Several biological plausible mechanisms support a role of dairy intake during adolescence and colorectal neoplasia. First, dairy products are a rich source for dietary calcium, thus observed inverse associations may at least in part be mechanistically, i.e., locally, explained by the ability of calcium to bind to secondary bile-acids and ionised fatty acids, which can damage colon cells, via formation of insoluble calcium soaps.37 Second, calcium plays an important role in multiple signalling pathways and as such may alter cell differentiation and apoptosis.38 It has been suggested that calcium may act favourably on the APC/β-catenin signalling pathway by decreasing expression of β-catenin and increasing expression of APC and E-cadherin. Of relevance to our study, modifications to this pathway can be induced by high insulin and IGF1, and often occur during early stages of CRC development.39 Third, the calcium-sensing receptor (CaSR) is down-regulated in CRC, indicating that CaSR may act as a potential tumour suppressor in the colorectum,40 providing additional support for a potential causal link between calcium and CRC development. Finally, recent data also suggest that yogurt intake may have a beneficial effect on the composition of the gut microbiota.41 In animal models, yogurt intake has impeded promotion and progression of CRC.42 However, only few prospective cohort studies investigated the association between consumption of yogurt or fermented dairy products and CRC incidence, and results were inconclusive.31,32,43,44,45,46,47 In the European Prospective Investigation into Cancer and Nutrition (EPIC) an inverse association between yogurt intake and risk of CRC was observed in categorical (i.e. highest vs. lowest quartile), but not in linear models.48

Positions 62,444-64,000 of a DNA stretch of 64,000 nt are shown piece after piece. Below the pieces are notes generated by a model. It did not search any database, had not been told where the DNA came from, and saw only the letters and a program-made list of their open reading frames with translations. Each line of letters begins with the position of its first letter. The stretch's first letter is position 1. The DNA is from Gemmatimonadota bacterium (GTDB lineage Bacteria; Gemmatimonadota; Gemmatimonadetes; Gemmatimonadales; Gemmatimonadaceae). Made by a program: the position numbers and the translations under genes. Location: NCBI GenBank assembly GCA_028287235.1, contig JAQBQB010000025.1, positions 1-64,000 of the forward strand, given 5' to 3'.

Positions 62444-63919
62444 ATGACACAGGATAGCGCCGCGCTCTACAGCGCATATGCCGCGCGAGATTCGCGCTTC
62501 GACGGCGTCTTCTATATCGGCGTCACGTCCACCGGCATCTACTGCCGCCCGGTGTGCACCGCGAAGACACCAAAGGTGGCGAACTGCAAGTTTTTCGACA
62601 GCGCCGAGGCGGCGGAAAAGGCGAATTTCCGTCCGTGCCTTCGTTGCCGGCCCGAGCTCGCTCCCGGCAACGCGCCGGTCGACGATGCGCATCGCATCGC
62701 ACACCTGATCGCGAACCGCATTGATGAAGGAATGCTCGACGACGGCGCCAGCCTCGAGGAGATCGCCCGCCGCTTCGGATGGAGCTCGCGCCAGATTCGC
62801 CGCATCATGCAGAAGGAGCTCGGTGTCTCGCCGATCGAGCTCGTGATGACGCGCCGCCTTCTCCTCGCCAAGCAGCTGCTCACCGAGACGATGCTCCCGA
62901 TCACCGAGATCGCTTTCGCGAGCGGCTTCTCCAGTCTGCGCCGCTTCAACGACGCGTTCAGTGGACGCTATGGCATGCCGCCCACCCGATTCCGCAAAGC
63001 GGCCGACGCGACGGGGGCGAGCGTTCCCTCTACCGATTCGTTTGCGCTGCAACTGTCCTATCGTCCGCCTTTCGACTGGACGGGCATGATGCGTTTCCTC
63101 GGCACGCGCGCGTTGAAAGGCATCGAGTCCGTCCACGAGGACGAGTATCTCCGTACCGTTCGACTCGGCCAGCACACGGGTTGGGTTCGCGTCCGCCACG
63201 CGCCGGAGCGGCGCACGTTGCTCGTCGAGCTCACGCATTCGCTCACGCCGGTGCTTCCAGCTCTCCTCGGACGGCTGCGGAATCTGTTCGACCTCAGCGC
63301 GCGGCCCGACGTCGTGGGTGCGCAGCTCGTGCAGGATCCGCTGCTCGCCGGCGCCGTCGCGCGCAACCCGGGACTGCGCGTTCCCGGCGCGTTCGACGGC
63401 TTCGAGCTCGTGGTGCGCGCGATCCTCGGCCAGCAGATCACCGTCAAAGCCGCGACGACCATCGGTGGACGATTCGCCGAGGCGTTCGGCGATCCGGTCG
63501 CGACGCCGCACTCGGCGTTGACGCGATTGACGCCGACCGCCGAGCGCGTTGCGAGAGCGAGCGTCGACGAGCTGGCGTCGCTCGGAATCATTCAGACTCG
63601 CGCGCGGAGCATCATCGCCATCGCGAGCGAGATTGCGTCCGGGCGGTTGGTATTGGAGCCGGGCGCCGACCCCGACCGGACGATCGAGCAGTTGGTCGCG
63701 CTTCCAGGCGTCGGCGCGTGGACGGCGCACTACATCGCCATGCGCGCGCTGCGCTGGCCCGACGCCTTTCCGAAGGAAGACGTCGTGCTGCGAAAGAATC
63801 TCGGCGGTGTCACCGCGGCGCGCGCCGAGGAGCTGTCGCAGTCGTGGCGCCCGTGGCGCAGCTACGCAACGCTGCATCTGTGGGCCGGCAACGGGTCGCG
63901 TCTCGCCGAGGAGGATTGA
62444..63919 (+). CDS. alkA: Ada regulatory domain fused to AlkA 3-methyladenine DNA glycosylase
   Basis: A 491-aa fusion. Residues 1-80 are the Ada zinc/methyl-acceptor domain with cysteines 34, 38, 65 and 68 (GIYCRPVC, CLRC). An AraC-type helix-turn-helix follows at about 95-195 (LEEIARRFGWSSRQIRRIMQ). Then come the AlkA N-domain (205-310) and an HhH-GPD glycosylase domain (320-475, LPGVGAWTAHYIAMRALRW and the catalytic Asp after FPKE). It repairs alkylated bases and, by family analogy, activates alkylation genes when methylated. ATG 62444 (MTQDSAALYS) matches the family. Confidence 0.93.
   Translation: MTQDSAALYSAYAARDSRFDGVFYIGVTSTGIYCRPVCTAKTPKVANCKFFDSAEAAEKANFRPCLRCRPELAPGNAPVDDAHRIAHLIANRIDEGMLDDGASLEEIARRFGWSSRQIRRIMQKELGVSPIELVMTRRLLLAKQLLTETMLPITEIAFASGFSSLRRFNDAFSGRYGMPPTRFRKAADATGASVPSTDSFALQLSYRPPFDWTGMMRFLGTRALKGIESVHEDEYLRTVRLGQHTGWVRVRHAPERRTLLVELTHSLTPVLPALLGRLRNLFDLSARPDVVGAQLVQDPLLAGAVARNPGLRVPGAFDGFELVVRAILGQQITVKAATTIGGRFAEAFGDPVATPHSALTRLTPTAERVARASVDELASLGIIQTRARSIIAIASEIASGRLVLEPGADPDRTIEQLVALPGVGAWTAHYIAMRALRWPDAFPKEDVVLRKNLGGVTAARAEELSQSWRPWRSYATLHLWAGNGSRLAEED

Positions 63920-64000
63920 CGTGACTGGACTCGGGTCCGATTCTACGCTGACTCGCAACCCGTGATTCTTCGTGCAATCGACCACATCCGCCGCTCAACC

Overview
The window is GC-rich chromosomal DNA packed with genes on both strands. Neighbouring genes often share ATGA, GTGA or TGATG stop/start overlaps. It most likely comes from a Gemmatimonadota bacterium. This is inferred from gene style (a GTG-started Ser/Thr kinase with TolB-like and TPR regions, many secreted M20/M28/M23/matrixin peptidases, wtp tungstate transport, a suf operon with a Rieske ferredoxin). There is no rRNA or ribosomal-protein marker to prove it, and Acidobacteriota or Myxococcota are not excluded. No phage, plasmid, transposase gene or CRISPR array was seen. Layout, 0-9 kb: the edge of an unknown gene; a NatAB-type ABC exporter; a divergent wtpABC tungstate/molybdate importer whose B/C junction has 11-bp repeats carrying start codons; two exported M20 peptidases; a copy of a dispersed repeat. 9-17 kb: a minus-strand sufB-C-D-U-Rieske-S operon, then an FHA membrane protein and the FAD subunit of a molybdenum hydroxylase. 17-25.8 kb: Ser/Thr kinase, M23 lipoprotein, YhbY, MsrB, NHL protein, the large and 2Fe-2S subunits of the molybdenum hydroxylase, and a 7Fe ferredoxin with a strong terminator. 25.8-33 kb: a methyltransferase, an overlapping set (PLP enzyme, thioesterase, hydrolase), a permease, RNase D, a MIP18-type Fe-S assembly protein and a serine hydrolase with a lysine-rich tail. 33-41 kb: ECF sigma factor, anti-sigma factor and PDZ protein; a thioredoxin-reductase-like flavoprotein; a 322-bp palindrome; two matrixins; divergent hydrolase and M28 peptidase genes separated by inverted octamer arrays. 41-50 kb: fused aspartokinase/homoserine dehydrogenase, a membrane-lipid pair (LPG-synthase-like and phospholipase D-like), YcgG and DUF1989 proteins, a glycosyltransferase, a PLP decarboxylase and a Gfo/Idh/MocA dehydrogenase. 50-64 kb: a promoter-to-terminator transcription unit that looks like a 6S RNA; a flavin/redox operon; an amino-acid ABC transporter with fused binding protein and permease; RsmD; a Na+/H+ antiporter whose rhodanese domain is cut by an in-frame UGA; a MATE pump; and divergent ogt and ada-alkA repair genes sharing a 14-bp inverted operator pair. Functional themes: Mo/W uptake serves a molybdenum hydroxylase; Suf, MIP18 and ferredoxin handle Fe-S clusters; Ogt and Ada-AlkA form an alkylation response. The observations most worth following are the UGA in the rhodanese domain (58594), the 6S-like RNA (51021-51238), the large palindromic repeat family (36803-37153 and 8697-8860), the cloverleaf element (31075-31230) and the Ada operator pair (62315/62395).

In our study, inverse associations between adolescent dairy and risk of rectal and advanced adenoma were attenuated after adjustment for dairy calcium. Furthermore, associations between dairy and non-dairy calcium intake during adolescence and adenoma were similar, albeit weaker, to those observed for dairy intake. As dairy consumption was the major source for dietary calcium during 1960–80 when the participants were attending high school, it is difficult to assess associations for calcium vs. dairy products (particularly from milk) separately. Furthermore, dairy is also a good source of other potentially beneficial micronutrients, such as vitamin D, vitamin B12, zinc, or probiotic bacteria in fermented dairy products such as yogurt, and protein, which may also play a beneficial role during adolescence.49 Another possible explanation for our observed associations may be better recall of dairy intake, particularly milk (a habitual food) than other non-dairy calcium sources.17 In our joint analysis, it appeared that inverse associations for advanced adenoma were stronger for adolescent dairy than adult dairy intake. However, differences in physiology, metabolism, nutritional requirements, and sources of calcium between adolescents (mainly dairy) and adults (e.g., during adulthood, besides dairy other sources for calcium included calcium fortified foods and 48% of NHS2 participants were also taking calcium supplements) may at least in part explain these findings. In our previous study in the NHS2, low calcium intake (≤500 mg/day) during adulthood was associated with higher risk of colorectal adenoma.50 Furthermore, in our analysis, associations for dairy intake during high school appeared to be independent of dairy intake during adulthood, suggesting that higher dairy intake during both adolescence and adulthood may be independently involved in colorectal carcinogenesis. Moreover, correlation between dairy intake during adolescence and adulthood was 0.38, further reducing the possibility that dairy intake during adulthood may explain our findings.